During a press briefing in Washington, D.C. on Thursday, White House press secretary Josh Earnest said that the hacking of Sony’s internal computer system has become a “national security issue” involving federal law enforcement and diplomatic personnel. Earnest also confirmed revelations from the latest batch of internal Sony emails released by the hackers that two members of the administration had screened “a rough cut” of The Interview – the impending release of which may have prompted the attack — at Sony’s request, but Earnest said Thursday that they had made no recommendations about changes or how to proceed. Time Earnest said there have been a number of daily meetings at the White House about the hack, and that there are “a range of options that are under consideration right now” for a response. Earnest would not rule out a U.S. cyber counterattack on those behind the Sony hack, saying officials are mindful of the need for a “proportional response.” The Washington Post Public attribution of the attack could come as early as this week, one national security official said. U.S. intelligence officials have concluded that the government of Kim Jong Un is behind the attack. North Korea has publicly denied involvement. The attack came in apparent retaliation for Sony’s planned Christmas Day release of The Interview, a comedy built around the assassination of the North Korean leader. PRNewser The group (or country) behind the massive Sony hack sent out a warning that there would be repercussions for any theater that shows The Interview on its screens. Right away, the largest theater companies, from AMC Entertainment to Regal Entertainment and beyond, said they wouldn’t show the film. So Sony killed the whole thing. The outrage from Hollywood has been fast and furious on Twitter, with many expressing anger and disappointment that there wouldn’t be a bigger stand for freedom of expression. Deadline Sony has no plans to release the film anywhere for the foreseeable future. The news comes despite the lack — at least in public — of the same kind of terrorist threat against Sony’s international operations as was made against the studio’s U.S. release. The Interview had been set to open across all major European territories in January and February. Those plans are now off.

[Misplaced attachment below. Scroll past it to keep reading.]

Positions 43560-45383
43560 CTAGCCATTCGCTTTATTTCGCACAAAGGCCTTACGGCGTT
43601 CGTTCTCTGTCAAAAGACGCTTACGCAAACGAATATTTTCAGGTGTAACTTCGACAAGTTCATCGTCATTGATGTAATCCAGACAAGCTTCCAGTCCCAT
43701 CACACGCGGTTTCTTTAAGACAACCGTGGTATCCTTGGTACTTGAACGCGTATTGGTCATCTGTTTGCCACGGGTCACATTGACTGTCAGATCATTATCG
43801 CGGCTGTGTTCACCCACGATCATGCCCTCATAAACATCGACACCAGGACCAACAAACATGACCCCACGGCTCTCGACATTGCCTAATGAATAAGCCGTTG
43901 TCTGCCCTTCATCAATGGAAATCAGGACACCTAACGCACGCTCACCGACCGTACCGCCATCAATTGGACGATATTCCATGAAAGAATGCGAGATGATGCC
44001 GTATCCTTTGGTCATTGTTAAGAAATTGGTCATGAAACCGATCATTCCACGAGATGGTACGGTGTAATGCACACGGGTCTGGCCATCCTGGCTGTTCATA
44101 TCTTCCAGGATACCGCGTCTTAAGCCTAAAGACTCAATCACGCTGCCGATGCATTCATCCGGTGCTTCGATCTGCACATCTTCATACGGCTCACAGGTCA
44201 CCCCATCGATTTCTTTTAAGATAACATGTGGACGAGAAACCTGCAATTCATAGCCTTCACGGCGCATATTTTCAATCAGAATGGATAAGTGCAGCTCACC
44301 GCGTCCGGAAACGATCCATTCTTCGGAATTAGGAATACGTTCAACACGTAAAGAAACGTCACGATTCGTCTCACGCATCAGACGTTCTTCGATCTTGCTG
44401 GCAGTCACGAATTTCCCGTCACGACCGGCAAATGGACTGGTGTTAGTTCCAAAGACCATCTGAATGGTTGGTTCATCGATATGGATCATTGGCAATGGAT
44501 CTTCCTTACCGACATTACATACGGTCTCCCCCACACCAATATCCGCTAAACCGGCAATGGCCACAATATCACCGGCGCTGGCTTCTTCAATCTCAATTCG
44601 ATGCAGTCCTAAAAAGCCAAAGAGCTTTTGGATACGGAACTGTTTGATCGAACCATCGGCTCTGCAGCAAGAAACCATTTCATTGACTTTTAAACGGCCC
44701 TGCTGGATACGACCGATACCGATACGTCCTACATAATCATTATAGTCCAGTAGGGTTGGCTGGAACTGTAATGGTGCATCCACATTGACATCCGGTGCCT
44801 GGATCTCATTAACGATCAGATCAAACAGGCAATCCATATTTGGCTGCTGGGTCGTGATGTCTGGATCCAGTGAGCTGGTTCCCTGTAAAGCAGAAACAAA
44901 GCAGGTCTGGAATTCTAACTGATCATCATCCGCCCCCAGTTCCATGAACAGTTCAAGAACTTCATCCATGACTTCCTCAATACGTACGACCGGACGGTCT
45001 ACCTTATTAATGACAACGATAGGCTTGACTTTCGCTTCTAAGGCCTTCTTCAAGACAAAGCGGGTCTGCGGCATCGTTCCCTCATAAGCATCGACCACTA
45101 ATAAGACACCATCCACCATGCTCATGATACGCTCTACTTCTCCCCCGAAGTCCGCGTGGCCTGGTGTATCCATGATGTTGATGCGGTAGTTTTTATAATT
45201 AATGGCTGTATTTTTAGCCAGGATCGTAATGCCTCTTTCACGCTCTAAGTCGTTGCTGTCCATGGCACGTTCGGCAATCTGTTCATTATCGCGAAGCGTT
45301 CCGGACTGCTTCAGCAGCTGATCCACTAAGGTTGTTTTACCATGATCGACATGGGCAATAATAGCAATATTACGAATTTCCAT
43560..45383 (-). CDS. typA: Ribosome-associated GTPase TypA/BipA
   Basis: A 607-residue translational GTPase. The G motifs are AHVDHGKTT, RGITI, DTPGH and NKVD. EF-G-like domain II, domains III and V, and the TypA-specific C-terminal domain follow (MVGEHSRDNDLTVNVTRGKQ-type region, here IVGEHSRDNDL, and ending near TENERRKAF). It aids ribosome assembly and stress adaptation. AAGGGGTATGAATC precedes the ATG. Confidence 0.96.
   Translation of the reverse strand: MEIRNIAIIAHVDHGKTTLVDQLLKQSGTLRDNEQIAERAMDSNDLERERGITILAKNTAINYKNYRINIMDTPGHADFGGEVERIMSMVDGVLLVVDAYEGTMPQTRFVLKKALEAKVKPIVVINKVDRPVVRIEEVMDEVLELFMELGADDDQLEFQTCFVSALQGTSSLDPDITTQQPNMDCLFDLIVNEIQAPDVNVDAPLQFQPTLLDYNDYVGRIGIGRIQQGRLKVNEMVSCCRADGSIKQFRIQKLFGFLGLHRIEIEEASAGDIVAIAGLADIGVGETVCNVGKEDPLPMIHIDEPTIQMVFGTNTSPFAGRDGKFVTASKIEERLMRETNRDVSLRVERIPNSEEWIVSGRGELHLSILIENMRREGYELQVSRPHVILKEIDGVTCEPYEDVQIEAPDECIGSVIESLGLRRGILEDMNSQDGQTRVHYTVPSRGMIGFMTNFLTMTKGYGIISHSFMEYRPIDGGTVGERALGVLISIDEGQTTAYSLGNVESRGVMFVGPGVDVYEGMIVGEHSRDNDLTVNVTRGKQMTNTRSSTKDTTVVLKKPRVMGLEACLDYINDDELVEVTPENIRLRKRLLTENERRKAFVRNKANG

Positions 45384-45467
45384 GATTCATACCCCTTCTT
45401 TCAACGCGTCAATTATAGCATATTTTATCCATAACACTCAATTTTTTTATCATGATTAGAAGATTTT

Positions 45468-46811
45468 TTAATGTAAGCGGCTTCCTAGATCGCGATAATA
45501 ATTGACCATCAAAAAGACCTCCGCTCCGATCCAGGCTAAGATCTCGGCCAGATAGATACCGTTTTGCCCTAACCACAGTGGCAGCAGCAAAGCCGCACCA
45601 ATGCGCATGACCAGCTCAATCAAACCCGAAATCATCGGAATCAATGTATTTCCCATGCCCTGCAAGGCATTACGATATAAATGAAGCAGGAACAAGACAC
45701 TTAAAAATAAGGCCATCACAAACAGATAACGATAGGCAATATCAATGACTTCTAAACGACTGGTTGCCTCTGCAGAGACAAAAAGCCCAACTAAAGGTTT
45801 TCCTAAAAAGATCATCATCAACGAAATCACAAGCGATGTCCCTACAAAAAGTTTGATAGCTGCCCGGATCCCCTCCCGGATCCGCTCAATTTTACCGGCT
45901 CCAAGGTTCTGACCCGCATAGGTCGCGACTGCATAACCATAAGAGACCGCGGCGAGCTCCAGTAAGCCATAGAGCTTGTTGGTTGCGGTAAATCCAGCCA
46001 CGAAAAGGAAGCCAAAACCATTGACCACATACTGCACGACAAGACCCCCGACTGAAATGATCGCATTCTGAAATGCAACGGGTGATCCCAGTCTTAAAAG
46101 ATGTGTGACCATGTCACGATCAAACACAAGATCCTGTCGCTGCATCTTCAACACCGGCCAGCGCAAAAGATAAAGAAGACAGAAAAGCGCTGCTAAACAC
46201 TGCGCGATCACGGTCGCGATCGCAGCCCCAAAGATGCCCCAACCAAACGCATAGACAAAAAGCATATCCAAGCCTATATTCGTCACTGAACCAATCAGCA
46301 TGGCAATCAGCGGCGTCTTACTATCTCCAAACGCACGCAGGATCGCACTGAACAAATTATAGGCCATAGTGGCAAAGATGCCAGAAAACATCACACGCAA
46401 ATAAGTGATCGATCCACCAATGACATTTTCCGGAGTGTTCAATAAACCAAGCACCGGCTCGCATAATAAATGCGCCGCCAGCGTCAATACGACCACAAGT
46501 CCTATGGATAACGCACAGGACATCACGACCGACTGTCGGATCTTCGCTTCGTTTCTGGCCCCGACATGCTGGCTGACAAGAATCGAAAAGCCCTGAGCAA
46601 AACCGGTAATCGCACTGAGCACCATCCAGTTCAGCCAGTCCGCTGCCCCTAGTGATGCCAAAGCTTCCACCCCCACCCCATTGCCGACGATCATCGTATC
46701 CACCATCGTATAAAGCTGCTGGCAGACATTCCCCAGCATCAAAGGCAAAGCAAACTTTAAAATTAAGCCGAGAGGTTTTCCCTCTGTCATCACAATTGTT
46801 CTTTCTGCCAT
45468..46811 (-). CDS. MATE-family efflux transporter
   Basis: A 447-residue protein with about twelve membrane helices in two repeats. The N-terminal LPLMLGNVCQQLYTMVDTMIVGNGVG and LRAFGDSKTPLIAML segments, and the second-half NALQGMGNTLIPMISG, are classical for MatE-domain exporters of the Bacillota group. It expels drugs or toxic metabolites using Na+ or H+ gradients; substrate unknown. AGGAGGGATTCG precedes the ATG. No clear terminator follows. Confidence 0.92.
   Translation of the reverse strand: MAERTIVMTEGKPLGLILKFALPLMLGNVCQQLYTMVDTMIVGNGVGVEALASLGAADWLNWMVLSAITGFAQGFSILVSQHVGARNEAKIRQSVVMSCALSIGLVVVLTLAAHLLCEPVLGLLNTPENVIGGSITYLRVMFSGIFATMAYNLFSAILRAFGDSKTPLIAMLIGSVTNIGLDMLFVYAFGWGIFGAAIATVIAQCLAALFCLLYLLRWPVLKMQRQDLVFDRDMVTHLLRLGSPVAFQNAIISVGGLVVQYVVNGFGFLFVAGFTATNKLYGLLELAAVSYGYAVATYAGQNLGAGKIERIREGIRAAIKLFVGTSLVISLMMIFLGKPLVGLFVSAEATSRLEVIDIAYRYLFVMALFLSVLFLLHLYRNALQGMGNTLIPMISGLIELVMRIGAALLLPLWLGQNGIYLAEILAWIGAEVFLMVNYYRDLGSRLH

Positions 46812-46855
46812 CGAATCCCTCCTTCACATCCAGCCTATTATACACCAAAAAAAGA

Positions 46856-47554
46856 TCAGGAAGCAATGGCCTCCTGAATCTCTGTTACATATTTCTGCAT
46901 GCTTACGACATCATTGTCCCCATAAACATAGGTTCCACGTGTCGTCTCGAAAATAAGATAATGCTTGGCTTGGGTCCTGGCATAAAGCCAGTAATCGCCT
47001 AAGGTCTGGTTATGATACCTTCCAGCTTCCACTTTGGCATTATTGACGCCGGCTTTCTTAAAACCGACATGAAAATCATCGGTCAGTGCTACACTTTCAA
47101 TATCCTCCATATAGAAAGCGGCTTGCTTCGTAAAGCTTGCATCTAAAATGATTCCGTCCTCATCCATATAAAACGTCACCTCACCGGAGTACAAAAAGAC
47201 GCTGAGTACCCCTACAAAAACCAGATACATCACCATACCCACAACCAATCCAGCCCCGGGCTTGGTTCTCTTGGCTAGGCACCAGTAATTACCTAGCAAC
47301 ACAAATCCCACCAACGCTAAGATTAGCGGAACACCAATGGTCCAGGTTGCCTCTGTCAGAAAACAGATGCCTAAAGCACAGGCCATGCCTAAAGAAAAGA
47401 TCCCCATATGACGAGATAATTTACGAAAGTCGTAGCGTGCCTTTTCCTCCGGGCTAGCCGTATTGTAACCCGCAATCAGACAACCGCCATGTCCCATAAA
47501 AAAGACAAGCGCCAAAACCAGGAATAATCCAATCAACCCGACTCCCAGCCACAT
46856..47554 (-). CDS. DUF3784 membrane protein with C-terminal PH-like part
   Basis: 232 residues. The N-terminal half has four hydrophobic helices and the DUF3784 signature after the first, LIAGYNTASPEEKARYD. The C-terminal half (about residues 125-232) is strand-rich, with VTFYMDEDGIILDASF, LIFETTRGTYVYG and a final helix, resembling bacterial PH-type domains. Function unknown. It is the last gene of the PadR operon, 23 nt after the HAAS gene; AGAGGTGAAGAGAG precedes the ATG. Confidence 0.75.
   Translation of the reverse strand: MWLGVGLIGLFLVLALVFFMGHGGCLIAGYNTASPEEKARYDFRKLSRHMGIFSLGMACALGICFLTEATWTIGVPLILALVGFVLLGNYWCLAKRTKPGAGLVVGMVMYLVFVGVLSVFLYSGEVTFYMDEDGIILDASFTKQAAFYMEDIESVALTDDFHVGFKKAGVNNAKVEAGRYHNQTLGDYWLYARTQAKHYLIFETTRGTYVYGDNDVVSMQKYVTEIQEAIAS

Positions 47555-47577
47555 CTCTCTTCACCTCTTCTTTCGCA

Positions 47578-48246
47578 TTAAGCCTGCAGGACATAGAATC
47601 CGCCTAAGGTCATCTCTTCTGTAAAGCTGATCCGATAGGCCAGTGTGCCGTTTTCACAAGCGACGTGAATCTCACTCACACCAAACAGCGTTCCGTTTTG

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Morning Media Newsfeed: Winkler Out at Bloomberg | Ebola Fighters Are Time PoTY

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Matt Winkler Steps Down at Bloomberg News (FishbowlNY)
More changes at Bloomberg News, this time involving veteran editor-in-chief Matt Winkler, who is stepping down. Winkler has been editor of Bloomberg News for the past 24 years. Capital New York John Micklethwait, editor-in-chief of The Economist, will succeed Winkler, who co-founded the news service with Michael Bloomberg back in 1990. Micklethwait has edited The Economist since 2006. He will leave the company at the end of January. Politico / Dylan Byers on Media The Economist is now searching for a replacement for Micklethwait, who joined the mag in 1987, a process that will very likely take several weeks. NYT On Tuesday, Bloomberg News named Winkler an editor-in-chief emeritus. One executive at Bloomberg, who was not authorized to speak publicly, said the change was a year in the making, but had accelerated since Bloomberg’s return to the company in September. Another Bloomberg executive said it was very much a joint decision based on the need for a cultural change in the news division, and that Bloomberg and Winkler remained close. HuffPost As editor-in-chief emeritus, Winkler will work with Bloomberg “on strategic initiatives, conducting high-profile interviews of global newsmakers and bringing his insights and expertise to the most important and market-moving stories.” Micklethwait will oversee editorial “across all Bloomberg platforms, including its news, newsletters, magazines, opinion, television, radio and digital properties,” according to a release. Bloomberg Media Group CEO Justin Smith, who is overseeing new consumer-facing sites for the company, like Bloomberg Politics, will continue reporting to Michael Bloomberg.

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Morning Media Newsfeed: Big Changes at TNR | CBS, Dish Deadline Passes Without Blackout

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Big Changes at The New Republic (FishbowlNY)
In this, the New Republic’s 100th year, a new direction. FishbowlDC Franklin Foer, editor of TNR, sent out a staff email Thursday announcing his resignation from the magazine. Capital New York Literary editor Leon Wieseltier is also out. Gabriel Snyder, a former editor of The Atlantic Wire and most recently a digital adviser at Bloomberg, has been tapped to succeed Foer, TNR chief executive Guy Vidra wrote in an email to staff. Furthermore, the magazine will be reducing its frequency from 20 to 10 issues a year, moving from Washington D.C. to an office in New York City’s Union Square and “making some changes to staff structure,” Vidra added. HuffPost Speculation had run rampant that Foer might leave the magazine, which he returned to edit in 2012 following its sale to Facebook co-founder Chris Hughes. Some staffers fear that Hughes and chief executive Vidra are too focused on increasing Web traffic, and that such a strategy could pull the magazine away from its legacy of narrative journalism and criticism. In his memo to staff Thursday, Foer acknowledged the competing plans for the magazine’s future. “Chris and Guy have significant plans for this place,” he wrote. “And their plans and my own vision for TNR meaningfully diverge.” Politico / Dylan Byers on Media Hughes bought TNR in 2012 at the age of 28 with ambitions of restoring its esteemed place in Washington media. Instead, TNR failed to hire marquee names, struggled to attract advertisers and failed to gain a prominent place in the conversation.